cover image Calder: The Conquest of Time

Calder: The Conquest of Time

Jed Perl. Knopf, $50 (704p) ISBN 978-0-307-27272-0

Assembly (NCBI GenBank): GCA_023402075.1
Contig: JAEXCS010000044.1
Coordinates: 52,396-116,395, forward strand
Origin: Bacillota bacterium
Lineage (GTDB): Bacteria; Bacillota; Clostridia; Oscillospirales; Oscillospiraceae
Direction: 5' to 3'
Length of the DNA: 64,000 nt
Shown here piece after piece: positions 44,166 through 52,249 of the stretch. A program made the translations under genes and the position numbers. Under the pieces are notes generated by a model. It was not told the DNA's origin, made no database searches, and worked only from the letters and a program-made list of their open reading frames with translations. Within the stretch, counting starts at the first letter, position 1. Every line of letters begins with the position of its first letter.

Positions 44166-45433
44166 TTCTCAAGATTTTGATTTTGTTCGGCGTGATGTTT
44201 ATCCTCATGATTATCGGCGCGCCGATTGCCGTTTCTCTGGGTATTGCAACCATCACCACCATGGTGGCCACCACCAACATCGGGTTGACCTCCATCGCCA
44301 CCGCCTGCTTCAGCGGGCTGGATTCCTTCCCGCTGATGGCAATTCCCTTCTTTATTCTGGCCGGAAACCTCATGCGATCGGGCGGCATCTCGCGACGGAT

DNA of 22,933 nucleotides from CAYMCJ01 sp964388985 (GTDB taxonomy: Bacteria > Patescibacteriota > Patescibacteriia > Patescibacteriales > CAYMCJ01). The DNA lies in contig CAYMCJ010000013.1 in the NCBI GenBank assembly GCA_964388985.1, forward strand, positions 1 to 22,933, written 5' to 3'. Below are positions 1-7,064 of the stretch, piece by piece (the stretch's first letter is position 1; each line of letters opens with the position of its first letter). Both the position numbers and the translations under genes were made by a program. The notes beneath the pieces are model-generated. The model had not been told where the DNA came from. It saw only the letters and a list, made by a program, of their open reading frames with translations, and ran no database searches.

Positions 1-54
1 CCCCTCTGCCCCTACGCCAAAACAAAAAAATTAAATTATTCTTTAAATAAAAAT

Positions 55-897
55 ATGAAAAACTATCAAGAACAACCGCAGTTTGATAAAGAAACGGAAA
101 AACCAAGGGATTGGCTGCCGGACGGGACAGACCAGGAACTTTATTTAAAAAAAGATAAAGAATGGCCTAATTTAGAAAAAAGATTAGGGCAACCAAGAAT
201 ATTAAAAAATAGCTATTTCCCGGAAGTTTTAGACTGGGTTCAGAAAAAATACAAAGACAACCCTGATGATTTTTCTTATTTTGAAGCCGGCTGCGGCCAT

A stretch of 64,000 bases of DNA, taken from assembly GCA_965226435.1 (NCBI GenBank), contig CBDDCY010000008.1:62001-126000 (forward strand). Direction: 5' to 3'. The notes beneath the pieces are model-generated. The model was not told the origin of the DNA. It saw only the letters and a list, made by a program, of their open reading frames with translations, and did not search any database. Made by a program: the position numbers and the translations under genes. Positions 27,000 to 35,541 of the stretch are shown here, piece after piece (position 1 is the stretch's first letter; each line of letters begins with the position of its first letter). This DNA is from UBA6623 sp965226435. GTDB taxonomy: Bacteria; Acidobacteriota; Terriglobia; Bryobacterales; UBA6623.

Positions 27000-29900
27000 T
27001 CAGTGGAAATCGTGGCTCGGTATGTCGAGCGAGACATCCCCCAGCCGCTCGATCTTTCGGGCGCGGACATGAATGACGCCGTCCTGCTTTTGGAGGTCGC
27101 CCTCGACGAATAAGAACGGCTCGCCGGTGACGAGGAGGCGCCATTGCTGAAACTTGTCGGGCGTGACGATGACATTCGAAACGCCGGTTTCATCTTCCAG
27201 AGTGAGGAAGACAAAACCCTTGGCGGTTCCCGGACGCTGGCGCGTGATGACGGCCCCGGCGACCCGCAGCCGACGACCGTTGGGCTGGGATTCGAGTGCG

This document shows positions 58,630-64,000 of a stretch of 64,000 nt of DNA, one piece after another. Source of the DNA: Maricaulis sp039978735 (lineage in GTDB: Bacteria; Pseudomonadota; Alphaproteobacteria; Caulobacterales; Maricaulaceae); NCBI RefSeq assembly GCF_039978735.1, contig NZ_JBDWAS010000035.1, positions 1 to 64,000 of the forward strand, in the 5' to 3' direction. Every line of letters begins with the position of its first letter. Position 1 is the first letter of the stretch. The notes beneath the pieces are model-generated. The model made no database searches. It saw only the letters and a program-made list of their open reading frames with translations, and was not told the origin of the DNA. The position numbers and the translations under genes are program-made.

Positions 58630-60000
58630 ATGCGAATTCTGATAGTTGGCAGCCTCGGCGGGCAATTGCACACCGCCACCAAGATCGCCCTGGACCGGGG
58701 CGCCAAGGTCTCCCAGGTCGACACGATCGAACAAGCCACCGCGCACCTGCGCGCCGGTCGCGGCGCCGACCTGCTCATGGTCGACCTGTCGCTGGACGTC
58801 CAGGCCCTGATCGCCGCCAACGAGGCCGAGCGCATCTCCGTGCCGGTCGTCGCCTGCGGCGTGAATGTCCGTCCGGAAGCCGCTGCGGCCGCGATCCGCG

Perl (New Art City) delivers a hulking and exhaustively researched biography of American sculptor Alexander Calder (1898–1976), focusing on the first four decades of his life. Calder was born in Philadelphia into a dynasty of artists (his father and paternal grandfather were both sculptors with public works and his mother was a portrait painter). It was only after studying engineering and a stint working in the boiler room of a ship that Calder decided to seriously pursue art. He began as a painter but turned to creating playful kinetic wire sculptures. After a life-changing visit to painter Piet Mondrian’s Paris studio in 1930, Calder began making completely abstract sculptures, which caught the attention of art-world heavyweights on both sides of the Atlantic. For the 1937 International Exhibition in Paris, his subtly political Mercury Fountain was given prominent placement alongside Picasso’s Guernica, showing the world that Calder was more than modernism’s playful jester. The biography ends when Calder has entered his “classical style,” characterized by large-scale mobiles of arresting complexity. Perl throughout emphasizes Calder’s debt to the Arts and Crafts movement, particularly in his ability to blend fine art with everyday objects such as children’s toys. Generously illustrated and delivered in vibrant writing (he describes one of Calder’s tabletop standing mobiles as “the spiderweb strength and delicacy of an Emily Dickinson poem”), Perl offers what will be without question the authoritative source on the man whom the French affectionately nicknamed le roi du fil de fer—“the wire king.” 400 illus.[em] (Nov.) [/em]